The reasons for change are now even more persuasive. 

The concept of FSCS derives from the Policyholders Protection Act (PPA), which was based on an insurance principle. Those who had policies covered those consumers whose firms and policies had failed. This was paid as a levy on all insurance companies in ratio to their exposure to all policies in force. As there was far more policyholders than policy claimants each non claimant was only slightly affected by costs or bonus.

The PPA was in effect when those in power eventually woke up to the Equitable Life collapse but to avoid losing face, they did not trigger the scheme. This ended up with a tenfold increase in the losses and then a decade of the Treasury pretending it hadn’t happened.

In 2016, we wrote to Mark Neale CEO of FSCS with a paper called “16 million into 6 million does not go” This explained that the current FSCS has a major design fault. 

How could the 16m potential claimants, expect 6m consumers currently receiving advice to pay them. A decreasing number of presently advised consumers paying for an increasing number of claimants. It simply it wouldn’t work.

We received a nebulous response which indicated he couldn’t be bothered to change it. The issue still remains and is now worse. We now have the SIPP players added the same pot. See “Has Carey put us in the right street?”.  Has Carey Put Us in the Right Street

From both the regulator’s and politician’s view, as long as some mug is picking up the tab - Happy Days. Providers, very stupidly in my view, have lobbied against a product levy which would immediately correct the 16m v 6m issue and spread the load far more equitably and return FSCS to its original design.

The current danger is that by doing nothing, we will incur ever increasing FSCS and regulatory costs and ride the pony down the hill so that decreasing numbers of firms and consumers are paying for increasing claims.  

In time, that will allow the regulators to claim that advisory firms were too small, weak, and generally too pathetic and deserved to be removed from the industry. Many advisers think this has been the plan all along. I have not yet met a regulator that is bright enough to promote it actively but most of them would be willing to witness the crash their actions have created and then walk away.

So, what we can do? Firstly, we stay united. The temptation would be to go on a witch-hunt for “bad” advisers. That has to be avoided. If there are still “bad” advisers, after nearly 40 years of regulation, what does that say about the regulator? If you know of “bad “advisers - why haven’t you told the regulator? 

In the 1990s, I helped FIMBRA to clear a veritable swamp of incompetents and ne'er-do-wells. It worked. I had no compunction and I am still happy to retail such evidence to the regulator if you wish. But I will be looking for evidence not - post event wisdom. 

It is too easy to blame an undefined group somewhere in the distance. Every despot has created such a group to be the blame hounds for their dictatorship. Currently, there is no shortage of people wishing to force us towards ‘Nineteen Eighty-Four’.

The modern equivalent of “Here be Monsters”. If you believe your FSCS bill is going to be vastly diminished by removing a few “bad” advisers – dream on.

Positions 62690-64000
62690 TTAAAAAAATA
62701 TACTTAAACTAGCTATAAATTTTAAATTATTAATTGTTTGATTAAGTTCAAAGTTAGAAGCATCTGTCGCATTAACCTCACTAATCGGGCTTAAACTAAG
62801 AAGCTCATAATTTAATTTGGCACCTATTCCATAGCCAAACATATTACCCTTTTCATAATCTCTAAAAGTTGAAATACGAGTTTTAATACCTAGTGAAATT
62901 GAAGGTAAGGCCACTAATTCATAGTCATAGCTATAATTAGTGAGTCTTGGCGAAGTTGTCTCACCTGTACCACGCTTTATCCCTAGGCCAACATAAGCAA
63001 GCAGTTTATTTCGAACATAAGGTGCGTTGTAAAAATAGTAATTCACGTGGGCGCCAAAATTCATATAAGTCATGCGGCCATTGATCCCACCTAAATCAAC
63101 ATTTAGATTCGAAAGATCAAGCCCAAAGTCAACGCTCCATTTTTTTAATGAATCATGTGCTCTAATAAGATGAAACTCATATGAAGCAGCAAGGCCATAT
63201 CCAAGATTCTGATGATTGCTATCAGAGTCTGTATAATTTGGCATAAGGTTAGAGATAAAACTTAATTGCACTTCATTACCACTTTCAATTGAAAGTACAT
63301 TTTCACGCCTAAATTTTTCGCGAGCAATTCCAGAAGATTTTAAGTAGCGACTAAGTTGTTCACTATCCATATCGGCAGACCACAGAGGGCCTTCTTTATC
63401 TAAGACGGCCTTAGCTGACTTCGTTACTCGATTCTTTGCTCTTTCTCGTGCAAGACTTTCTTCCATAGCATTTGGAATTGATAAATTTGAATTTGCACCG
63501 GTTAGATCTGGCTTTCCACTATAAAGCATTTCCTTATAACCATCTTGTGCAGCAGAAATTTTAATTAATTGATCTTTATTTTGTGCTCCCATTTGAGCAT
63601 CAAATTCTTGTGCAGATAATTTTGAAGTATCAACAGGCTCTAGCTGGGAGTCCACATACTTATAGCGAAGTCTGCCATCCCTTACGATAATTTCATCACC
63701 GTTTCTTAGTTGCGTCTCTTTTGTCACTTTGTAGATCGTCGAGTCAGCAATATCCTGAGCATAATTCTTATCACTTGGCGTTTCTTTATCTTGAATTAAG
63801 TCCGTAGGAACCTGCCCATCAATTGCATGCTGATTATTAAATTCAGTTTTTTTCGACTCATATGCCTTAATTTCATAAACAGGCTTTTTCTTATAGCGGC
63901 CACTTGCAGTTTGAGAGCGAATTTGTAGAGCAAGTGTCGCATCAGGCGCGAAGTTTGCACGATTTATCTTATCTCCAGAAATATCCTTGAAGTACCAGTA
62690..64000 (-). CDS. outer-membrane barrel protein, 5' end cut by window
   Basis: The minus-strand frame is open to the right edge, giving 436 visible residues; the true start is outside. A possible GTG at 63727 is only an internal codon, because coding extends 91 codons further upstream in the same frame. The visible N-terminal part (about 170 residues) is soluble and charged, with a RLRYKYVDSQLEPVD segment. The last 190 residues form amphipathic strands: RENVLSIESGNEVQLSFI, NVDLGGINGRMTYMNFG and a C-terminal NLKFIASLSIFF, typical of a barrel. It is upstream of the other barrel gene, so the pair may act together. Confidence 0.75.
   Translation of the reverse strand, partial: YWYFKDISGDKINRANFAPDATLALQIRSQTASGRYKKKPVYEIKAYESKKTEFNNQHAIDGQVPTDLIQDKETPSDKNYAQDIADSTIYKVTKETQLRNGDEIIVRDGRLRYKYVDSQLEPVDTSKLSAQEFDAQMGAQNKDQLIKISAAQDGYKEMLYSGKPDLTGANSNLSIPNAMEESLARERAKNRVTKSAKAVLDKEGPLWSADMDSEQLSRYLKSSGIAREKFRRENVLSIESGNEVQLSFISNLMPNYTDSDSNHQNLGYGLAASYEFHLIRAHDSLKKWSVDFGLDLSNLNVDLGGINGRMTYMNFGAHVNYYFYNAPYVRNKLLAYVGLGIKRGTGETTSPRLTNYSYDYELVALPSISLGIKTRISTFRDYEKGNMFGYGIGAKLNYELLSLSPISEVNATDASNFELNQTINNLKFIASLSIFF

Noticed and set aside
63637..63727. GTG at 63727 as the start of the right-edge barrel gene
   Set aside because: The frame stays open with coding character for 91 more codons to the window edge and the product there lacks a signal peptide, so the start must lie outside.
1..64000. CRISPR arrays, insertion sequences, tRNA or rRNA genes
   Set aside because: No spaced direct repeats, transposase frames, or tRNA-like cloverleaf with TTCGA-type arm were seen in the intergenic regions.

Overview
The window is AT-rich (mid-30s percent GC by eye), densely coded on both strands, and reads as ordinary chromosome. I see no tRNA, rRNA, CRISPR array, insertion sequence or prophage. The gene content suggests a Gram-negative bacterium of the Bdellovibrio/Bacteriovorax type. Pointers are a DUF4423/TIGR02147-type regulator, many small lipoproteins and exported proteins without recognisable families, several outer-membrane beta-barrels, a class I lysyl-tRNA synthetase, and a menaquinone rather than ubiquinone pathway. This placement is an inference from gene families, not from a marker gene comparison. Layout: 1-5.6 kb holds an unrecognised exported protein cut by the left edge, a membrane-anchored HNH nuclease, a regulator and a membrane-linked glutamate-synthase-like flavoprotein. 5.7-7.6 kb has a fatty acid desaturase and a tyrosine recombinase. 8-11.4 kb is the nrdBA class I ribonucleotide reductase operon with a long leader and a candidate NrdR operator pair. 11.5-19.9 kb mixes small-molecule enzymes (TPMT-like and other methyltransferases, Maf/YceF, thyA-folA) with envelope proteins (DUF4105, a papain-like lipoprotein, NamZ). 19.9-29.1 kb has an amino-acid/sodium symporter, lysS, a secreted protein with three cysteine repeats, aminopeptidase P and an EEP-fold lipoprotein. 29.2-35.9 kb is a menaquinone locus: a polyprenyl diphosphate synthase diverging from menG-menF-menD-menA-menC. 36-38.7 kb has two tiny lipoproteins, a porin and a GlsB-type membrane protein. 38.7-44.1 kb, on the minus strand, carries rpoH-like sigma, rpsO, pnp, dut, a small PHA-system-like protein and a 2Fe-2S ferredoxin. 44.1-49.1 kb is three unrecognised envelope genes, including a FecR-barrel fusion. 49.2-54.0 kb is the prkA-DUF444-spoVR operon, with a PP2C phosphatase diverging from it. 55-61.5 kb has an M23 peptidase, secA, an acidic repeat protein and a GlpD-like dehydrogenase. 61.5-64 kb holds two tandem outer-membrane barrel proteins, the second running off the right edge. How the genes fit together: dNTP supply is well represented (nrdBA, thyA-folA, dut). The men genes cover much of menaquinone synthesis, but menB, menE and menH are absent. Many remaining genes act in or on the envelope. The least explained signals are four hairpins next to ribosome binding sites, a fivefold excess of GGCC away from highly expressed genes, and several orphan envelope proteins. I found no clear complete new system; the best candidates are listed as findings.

The other potential Red Herring is phoenix-ing companies. Here we have a three-cornered clash between the failure of FOS to observe legal principles, the operation of the Companies Act and Human Rights legislation.

Incredibly the living incompetence that is FOS is now allowed to judge £375,000 claims with no legal process and with no right of appeal. As mentioned in previous blogs, I receive a significant number of FOS decisions, usually far too late to do anything about it.  

Each one has the same opening line “I have never had a claim until now but”. What usually follows is FOS avoiding legal principles, particularly on evidence, allowing PI to retire from the field. They are then hit by a claim that takes out the adviser’s firm. 

OK, so you are the jury. An adviser with a previous blameless record. Are you happy to ban him or her from the industry without any legal process? Remember it could be you. Is being taken out by FOS a reason for a lifetime ban from the sector? Proven fraud or bad behaviour with due process sure no problem. Exit without legal process is another issue.

Even if you wish to do this and it is unlikely that the Companies House will give ban them from being a director just for a FOS claim. Unless there is fraud involved.

So, we are back to permissions. Whilst the regulation can ban an individual, the FCA are still exposed to Human Rights legislation. This is likely to increase post Brexit.

So, we return to who pays and why. The biggest factors in the FSCS bill is failed regulation and retrospective judgements. Both of which the FCA is allowed to get away with. 

The £156m Berkeley Burke Bill is the imposition of a retrospective standard. Both the SIPP providers and advisers failed to raise the funds to challenge this the court. Similarly, advisers fail year on year to fund trade associations and therefore do not have any push back.  

So, you hide in your bunker and hope FOS doesn’t take you out.  Is that a sustainable business model?

This is our last Blog until September as too many of you are on holiday to make it worth it. Before you wander off on hols, I would like to give you a present.

Please find above “a Round Tuit”. Large numbers of our blog readers tell us they will join when they get “Round Tuit”. So here it is

Log in | Powered by White Fuse